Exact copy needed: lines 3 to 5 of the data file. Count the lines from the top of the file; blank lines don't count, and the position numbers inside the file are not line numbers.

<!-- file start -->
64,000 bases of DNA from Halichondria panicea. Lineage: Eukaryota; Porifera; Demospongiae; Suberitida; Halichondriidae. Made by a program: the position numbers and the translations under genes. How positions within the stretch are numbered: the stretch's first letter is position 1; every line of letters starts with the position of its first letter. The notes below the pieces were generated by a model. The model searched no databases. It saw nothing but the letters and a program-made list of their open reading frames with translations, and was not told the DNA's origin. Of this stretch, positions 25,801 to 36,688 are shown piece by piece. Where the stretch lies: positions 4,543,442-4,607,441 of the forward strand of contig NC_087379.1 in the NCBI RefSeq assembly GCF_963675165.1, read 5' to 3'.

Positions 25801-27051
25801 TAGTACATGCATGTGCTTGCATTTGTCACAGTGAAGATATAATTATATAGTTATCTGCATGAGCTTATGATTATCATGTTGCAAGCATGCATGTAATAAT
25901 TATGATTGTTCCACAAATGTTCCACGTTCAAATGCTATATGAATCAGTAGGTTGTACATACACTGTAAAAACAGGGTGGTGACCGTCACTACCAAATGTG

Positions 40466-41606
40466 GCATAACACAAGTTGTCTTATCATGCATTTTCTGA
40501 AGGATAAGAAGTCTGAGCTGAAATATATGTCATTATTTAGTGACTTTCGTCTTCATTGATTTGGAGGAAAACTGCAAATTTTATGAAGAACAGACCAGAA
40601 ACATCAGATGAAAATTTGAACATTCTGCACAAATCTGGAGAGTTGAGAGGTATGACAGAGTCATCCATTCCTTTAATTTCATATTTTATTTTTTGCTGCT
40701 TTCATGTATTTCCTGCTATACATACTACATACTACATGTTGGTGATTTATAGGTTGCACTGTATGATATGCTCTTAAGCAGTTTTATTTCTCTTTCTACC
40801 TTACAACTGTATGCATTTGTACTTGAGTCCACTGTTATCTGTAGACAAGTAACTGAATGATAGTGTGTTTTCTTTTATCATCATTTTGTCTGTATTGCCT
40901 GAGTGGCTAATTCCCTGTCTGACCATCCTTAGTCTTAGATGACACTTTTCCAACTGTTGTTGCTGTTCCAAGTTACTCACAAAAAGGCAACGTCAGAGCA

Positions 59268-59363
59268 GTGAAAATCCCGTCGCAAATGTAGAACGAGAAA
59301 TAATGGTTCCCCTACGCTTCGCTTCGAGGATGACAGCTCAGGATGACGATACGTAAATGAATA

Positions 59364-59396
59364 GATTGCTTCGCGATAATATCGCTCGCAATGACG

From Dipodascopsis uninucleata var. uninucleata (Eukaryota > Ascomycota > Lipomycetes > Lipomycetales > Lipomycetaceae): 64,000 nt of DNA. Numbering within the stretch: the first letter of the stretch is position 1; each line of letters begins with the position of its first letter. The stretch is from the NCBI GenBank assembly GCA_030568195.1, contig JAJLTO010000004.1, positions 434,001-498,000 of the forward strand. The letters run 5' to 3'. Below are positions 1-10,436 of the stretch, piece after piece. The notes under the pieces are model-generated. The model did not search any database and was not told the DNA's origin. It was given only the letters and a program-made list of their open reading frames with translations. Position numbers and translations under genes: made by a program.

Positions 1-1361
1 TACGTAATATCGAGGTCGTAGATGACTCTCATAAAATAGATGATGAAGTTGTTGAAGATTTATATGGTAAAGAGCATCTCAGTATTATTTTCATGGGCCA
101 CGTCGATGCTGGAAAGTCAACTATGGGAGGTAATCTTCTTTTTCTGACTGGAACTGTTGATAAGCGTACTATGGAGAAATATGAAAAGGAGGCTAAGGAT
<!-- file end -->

25801 TAGTACATGCATGTGCTTGCATTTGTCACAGTGAAGATATAATTATATAGTTATCTGCATGAGCTTATGATTATCATGTTGCAAGCATGCATGTAATAAT
25901 TATGATTGTTCCACAAATGTTCCACGTTCAAATGCTATATGAATCAGTAGGTTGTACATACACTGTAAAAACAGGGTGGTGACCGTCACTACCAAATGTG

Positions 40466-41606